Australia scraps plan to charge Kiwi students higher fees

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A glimmer of hope for international students?

After months of anticipation, the final verdict of continuing to provide government subsidized course fees to New Zealanders was a relief for majority of Kiwi’s. It was a period of stress and anticipation as the decision would require many to reassess their future tertiary education plans.

Most importantly it shone light on the day to day challenges most international students face that many New Zealanders would find themselves in.

As we already know, international education is Australia’s third largest export industry. It brings in a diverse range of highly talented students to the country which contributes to its economic growth and development. However, despite the significant economic contribution of overseas students, they continually face a huge financial burden to access Australia’s world class education and not to mention the unpredictable changes in Australia immigration, rising tuition fees and lack of public transport concession takes its toll on students. These are just a few of the legislated barriers in place that most Kiwi students would face if they would be treated as a typical overseas student.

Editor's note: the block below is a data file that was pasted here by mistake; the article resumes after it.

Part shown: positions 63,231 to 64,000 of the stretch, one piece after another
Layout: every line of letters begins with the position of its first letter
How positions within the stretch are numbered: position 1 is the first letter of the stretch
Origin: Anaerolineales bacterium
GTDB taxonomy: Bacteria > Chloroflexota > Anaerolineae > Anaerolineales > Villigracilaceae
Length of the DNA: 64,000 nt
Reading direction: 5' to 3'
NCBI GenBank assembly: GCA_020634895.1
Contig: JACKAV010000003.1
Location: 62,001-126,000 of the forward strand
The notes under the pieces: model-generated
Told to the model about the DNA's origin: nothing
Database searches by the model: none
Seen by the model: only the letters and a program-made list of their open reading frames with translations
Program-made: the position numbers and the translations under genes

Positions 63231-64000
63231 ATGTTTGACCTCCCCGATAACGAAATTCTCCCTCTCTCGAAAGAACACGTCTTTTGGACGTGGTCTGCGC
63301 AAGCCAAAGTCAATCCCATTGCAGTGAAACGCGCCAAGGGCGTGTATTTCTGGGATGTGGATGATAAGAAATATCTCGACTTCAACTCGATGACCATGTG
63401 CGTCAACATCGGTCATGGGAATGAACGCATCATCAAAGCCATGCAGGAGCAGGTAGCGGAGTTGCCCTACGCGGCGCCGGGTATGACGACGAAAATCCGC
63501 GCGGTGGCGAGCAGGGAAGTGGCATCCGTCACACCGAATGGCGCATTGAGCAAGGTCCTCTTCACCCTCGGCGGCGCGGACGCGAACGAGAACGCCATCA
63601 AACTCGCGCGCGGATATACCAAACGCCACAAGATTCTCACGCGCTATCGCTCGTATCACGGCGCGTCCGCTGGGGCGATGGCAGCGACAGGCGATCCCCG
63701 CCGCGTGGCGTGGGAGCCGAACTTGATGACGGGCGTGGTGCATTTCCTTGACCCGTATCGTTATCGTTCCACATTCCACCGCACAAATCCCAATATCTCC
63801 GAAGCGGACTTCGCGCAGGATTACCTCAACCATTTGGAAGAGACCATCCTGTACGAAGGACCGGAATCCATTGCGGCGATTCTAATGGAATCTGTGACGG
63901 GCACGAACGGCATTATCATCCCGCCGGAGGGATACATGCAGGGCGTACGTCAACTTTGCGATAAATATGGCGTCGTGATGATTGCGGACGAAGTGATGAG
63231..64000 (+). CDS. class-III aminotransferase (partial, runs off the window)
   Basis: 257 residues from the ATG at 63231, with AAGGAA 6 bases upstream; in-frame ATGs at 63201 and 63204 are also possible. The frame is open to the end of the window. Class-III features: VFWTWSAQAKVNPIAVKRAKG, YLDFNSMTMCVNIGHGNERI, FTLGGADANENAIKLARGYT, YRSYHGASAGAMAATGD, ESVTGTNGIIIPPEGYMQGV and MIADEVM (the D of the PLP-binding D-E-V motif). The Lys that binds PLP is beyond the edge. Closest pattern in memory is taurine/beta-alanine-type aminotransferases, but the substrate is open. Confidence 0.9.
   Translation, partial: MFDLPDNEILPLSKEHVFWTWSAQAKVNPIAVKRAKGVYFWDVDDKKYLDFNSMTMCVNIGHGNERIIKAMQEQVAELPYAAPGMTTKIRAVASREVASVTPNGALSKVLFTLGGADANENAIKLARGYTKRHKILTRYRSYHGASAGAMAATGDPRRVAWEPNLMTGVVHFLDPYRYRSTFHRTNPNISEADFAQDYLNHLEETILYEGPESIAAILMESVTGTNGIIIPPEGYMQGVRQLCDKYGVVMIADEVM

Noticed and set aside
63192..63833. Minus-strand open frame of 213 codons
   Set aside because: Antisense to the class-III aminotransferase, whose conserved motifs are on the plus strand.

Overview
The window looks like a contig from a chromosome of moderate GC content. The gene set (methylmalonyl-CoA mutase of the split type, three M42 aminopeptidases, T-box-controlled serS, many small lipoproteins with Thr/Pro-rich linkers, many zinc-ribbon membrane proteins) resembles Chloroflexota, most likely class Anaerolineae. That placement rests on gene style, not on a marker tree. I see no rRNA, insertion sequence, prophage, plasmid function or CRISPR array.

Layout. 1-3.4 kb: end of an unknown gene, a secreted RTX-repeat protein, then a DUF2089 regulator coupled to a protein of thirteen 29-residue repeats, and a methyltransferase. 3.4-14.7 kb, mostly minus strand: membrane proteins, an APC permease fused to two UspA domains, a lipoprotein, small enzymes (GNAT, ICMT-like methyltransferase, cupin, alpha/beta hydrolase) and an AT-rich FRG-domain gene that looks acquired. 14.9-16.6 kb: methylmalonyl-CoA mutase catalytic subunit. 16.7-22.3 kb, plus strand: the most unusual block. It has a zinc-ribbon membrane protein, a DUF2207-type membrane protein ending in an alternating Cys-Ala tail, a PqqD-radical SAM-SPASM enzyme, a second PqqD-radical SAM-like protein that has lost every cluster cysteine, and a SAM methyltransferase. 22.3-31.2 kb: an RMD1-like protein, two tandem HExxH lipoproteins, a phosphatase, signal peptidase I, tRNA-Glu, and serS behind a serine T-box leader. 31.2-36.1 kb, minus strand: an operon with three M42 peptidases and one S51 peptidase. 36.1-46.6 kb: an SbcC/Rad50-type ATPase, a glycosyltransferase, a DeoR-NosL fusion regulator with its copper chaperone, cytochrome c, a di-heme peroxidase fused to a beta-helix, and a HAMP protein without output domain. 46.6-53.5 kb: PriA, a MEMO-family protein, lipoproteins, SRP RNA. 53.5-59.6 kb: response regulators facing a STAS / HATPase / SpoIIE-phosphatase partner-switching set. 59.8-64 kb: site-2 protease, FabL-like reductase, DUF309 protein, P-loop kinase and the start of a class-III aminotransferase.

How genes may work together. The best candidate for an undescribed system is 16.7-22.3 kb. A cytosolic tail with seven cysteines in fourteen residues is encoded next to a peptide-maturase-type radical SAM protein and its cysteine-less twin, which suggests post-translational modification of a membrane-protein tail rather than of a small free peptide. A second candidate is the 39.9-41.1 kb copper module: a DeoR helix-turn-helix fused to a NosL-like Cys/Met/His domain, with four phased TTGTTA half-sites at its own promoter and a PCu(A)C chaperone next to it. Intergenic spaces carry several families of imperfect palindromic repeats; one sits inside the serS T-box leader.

The predicament facing international students goes beyond just financials. There are mental health issues stemming from performance pressure, relocation anxiety and more issues that might be experienced at individual level. These are some few commonalities between international and New Zealand students as they both contribute to their host country despite many hindrances.

Fortunately, Kiwi students escaped the trap of paying higher fees as the bill did not pass the senate.  However, the question still remains if the government would extend this generousity to overseas students as well in the near future? This decision may have ignited a spark of hope for many but expectations still remain dull for skeptics.

 

Unlike New Zealanders, most international students travel vast distances from developing nations to get a chance to build a career for themselves. Therefore, some people argue that this policy of Australia is quite discriminatory as it is supporting overseas students from an economically stable and strong country and at the same time neglecting all other overseas students whom face far more barriers to receive a high quality education. On the other hand, there is no denying that due to the close proximity of New Zealand, having a strong public approval of Kiwis in the country and by being an important trade partner that treating Kiwi students as domestic students was inevitable.

However, one does think whether one day there would be no difference in how international students and domestic students are treated similar to Germany today. 

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